To view articles in English only, click HERE. 日本語投稿のみを表示するにはここをクリック。点击此处观看中文稿件。한국어 투고 ★Follow Twitter ツイッターは@PeacePhilosophy and Facebook ★投稿内に断り書きがない限り、当サイトの記事の転載は許可が必要です。このブログの右サイドバーにある Contact Us フォームで連絡ください。Re-posting from this blog requires permission unless otherwise specified. Please use the Contact Us form in the right side-bar to contact us.
Sunday, October 11, 2009
White Rock Meeting : "Hiroshima, Nagasaki, and Beyond"
Last week all members from Canada had a reporting event on Hiroshima/Nagasaki trip in Roundhouse community centre and it was a huge success. I'd like to thank you again- thank you for having come and supported our event.
In October 10th, we got another opportunity to share our experience (in Japanese). Meg Serizawa (SFU) and I (Shoko from SFU) gave speech in White Rock meeting.
Meg's presentation focus was on Hibakusha's stories and mine was on peace museums we visited during the trip, and the contents of our presentations was the same from the last event. However, since this time we shared our stories in a lot smaller scale - there were five audiences-, we had a lot more involvement of audiences in discussion during our presentation.
One of our audiences shared a story about her relatives who also experienced A-bombing in Hiroshima. She told us that her grandmother didn't talk about her experience of A-bombing at all, like Ayako Okumura ( a hibakusha whom we met in Nagasaki) who used to avoid talking about her experience for 46 years.
In her speech, Meg said that one of the most important things we can do now is to spread our words to friends who are close to us. We are not hibakusha and we haven't experienced war, so that there is a difference between hibakusha's testimony and our (people who are not actual hibakusha) trying to tell what we hear from them. But, still, we believe it is very important to pass stories we heard from them to our friends and then younger generations.
AT the end of our presentation, we were asked one question from our audience, which I thought it was getting the crux of the matter: "What do you think you can do/you will do from now?"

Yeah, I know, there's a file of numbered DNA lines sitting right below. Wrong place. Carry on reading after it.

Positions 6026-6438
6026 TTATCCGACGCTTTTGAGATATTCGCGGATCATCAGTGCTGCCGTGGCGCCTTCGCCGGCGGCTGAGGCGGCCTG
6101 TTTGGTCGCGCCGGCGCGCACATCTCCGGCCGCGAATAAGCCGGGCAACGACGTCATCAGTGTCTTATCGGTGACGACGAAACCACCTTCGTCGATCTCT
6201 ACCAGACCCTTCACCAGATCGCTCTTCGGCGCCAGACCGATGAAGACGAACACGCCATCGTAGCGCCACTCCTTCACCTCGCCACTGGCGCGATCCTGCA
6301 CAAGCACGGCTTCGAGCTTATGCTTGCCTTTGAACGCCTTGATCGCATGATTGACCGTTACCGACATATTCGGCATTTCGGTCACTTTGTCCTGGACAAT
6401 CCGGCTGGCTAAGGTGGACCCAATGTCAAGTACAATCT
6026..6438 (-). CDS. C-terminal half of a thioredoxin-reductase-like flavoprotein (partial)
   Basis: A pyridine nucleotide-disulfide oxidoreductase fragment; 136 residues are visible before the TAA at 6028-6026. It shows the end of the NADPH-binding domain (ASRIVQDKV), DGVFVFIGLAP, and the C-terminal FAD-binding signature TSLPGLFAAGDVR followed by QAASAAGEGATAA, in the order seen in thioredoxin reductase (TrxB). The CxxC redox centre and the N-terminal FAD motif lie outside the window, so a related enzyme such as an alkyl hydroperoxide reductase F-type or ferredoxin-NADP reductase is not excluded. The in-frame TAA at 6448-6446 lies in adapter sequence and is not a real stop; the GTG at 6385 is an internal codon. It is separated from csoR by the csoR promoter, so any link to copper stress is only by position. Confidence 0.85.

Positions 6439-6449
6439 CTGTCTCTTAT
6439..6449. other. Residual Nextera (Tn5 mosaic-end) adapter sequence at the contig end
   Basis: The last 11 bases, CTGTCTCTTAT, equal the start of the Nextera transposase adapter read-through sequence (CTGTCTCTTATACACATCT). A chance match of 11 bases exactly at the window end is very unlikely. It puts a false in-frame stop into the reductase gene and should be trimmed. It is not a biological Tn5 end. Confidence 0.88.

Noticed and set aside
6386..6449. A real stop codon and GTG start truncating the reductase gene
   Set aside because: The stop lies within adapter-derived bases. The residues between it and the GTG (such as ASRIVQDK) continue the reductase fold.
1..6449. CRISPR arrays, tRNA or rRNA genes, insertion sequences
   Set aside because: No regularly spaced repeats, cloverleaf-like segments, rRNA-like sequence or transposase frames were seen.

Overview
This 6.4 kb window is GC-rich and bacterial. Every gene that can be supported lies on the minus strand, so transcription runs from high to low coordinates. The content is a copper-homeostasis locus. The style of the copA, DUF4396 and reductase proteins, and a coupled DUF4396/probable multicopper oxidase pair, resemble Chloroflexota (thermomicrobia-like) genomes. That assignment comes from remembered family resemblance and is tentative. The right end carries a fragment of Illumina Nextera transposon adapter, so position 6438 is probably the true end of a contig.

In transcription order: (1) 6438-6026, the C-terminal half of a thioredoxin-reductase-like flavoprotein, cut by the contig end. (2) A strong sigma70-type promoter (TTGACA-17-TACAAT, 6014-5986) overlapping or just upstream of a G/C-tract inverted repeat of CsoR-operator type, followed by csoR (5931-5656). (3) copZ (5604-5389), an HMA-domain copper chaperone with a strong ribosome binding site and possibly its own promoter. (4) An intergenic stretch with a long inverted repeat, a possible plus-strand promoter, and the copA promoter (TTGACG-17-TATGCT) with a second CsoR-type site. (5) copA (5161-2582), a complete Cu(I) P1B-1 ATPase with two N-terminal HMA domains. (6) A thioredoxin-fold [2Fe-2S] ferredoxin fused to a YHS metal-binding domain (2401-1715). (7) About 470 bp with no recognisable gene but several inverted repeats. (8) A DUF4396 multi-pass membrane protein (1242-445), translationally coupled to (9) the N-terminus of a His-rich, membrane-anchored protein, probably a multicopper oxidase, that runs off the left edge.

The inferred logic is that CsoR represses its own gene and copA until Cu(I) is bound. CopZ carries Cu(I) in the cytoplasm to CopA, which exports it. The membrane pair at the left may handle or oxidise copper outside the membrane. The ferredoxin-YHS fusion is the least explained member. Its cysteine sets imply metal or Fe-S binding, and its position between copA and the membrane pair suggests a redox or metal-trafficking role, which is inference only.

Personally, what I think I can do and I should do as a student is to continue "learning and sharing". As a Hiroshima local who have undergone so many opportunities of getting 'peace education' during my childhood, I used to think that I had learned enough about Hiroshima and I used to believe I knew everything about it. However, obviously, I was wrong.
One of the most remarkable changes in myself was to have realized my total ignorance about non-Japanese people's voices. I used to think "hibakusha" was only the Japanese victims who were in Hiroshima and Nagasaki; but it's not true. There were non-Japanese victims who were forced to move to Japan and exposed to the bombing.
One of the reasons why I could realize my ignorance of many aspects around the history (such as people's sufferings inside and outside of Japan, current political issues, and so on) was because of the encounter with Peace Philosophy Center and with people I have met through it. "Person to person" is the most essential way of learning, and it does bring us life-changing experiences. I believe the international peace exchange seminar, "Hiroshima, Nagasaki and Beyond", was a great example to me.
By having another opportunity to talk about our experience in Japan, Meg and I could learn more and think about our future - how to put our experience this summer to future use- once again.
By the way we took a photo with a quilt of patchwork members of White Rock group have been working on together. (I made one too!)
Isn't it beautiful?
Love and Peace,